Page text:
UL graduates spread their wings in world of aeronautical engineering
UL is producing aerospace graduates for the industry worldwide, but job prospects in Ireland remain limited
Pio Fitzgerald: “When I was standing on the flight deck [of a Boeing 747 from Shannon to New York] at the age of five I knew I wanted to be involved in airplanes. It captured my imagination.”
It’s not many of us that can claim to have decided on our career choice – and later fulfilled it – at the age of just five, but for Kerryman Pio Fitzgerald, there was a sense of destiny on his first flight on a Boeing 747 from Shannon to New York.
“When I was standing on the flight deck at the age of five I knew I wanted to be involved in airplanes. It captured my imagination. I was amazed at the crackling on the radio, all the dials. It’s an environment that captures children, and I was caught by it,” he recalls.
At first, this fascination led to dreams of becoming a pilot, but an interest in physics and maths at St Brendan’s College in Killarney meant his career aspiration evolved into becoming an engineer.
While studying at the University of Limerick, Fitzgerald got his first chance to practise his skills when he was offered an internship with Seattle-based Boeing. After completing a master’s in the UK and a spell working for a consultancy firm, he returned to the world’s largest aerospace company – and he soon distinguished himself.
Working in Boeing’s control design division, Fitzgerald was tasked with dealing with a flutter issue on the wing of the company’s 747-8 jumbo aircraft, a problem which upset its aerodynamic.
He struck upon an elegant solution which required no physical modification to the wing and added no weight to the aircraft, by sending a message to control surfaces on the 747-8 wings, called ailerons, which typically move up and down as the pilot banks the aircraft.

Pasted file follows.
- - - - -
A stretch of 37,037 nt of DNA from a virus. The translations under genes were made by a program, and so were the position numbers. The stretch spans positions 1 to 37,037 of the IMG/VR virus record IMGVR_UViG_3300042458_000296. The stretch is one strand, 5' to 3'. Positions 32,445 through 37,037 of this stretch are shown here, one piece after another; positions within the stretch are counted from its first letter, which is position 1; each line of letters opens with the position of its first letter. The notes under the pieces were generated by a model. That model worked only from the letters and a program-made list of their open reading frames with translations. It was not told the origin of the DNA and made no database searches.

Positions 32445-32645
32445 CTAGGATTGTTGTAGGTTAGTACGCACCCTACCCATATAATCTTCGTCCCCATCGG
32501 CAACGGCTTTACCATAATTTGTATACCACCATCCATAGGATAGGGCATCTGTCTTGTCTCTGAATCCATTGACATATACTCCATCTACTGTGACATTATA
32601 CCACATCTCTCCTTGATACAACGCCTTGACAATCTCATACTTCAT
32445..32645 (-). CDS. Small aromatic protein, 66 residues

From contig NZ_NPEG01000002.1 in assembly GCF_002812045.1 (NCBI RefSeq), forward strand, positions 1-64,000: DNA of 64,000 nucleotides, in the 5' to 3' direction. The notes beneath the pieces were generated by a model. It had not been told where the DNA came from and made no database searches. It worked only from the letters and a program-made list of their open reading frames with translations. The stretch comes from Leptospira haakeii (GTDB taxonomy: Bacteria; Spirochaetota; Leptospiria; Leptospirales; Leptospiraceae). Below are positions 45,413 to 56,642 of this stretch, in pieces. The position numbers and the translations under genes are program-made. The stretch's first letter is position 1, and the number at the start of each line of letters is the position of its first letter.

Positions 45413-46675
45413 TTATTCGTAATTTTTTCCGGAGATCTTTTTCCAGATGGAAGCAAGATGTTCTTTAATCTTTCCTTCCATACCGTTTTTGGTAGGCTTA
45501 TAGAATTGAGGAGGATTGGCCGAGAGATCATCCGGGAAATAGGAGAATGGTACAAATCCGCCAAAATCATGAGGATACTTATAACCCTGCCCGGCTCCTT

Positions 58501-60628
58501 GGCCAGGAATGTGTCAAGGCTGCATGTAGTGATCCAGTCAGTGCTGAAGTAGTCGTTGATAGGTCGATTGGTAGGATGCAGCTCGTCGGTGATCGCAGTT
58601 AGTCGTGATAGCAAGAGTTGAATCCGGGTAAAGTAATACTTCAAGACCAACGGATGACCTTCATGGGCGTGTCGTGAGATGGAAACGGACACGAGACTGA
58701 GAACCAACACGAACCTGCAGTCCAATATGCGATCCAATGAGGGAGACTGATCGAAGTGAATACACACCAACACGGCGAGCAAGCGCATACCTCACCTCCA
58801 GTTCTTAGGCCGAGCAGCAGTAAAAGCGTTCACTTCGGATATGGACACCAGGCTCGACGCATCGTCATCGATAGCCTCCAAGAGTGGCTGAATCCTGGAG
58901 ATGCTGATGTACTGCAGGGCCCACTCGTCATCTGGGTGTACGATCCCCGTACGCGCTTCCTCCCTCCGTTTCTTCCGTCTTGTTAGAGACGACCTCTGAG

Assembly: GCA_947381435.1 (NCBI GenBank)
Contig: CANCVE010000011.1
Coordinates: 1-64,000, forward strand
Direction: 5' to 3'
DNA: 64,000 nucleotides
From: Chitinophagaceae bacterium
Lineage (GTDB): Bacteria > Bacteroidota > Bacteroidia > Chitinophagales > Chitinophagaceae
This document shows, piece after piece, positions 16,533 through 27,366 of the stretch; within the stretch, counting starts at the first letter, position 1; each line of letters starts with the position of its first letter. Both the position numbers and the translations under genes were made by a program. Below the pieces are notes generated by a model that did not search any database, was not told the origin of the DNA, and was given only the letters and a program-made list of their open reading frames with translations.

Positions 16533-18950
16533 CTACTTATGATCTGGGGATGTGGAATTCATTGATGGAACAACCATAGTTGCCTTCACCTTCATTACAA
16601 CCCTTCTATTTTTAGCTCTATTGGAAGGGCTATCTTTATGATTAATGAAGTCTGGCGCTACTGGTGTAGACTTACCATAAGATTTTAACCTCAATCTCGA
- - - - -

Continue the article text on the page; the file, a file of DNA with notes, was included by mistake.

Engineer of the Year
Solving the problem saved Boeing a substantial sum and won Fitzgerald, who was then just 34, the honour of being named Boeing’s Engineer of the Year for 2011. He was also nominated for Flightplan’s Innovator of the Year award, alongside billionaire innovator Elon Musk – the winner of the award the previous year was Sir Richard Branson.
“I was very surprised, very humbled, but I work with the very best engineers in the world,” he says, adding that his modification is still in service and “doing quite well”.
Fitzgerald trained in aeronautical engineering at the University of Limerick, the only institution to offer a degree course in the subject in the Republic, with Queens University in Belfast offering a similar option in the North.
Since it was first established in 1992, almost 400 graduates have completed UL’s degree course. According to Dr Conor McCarthy, senior lecturer in aircraft structures at UL and assistant dean of research for faculty of science and engineering, almost two-thirds (63 per cent) of these are living and working in Ireland.
“Graduates work mostly on structures and engines,” McCarthy says. “At undergraduate level they’re taught engine technology and structures, control systems and the design of aircraft, so students tend to end up as design or development engineer.”
Belfast-based aircraft manufacturer Bombardier is a big employer of UL graduates, Ryanair also takes on a lot of structural engineers, and the Irish Aviation Authority, while Shannon Aerospace also employs graduates.
Nonetheless, career prospects in the sector in Ireland remain limited and many, like Fitzgerald, now work abroad. Aircraft manufacturer Airbus for example, is the largest employer of UL graduates, with about 50 or so working Irish engineers working for the company across Europe.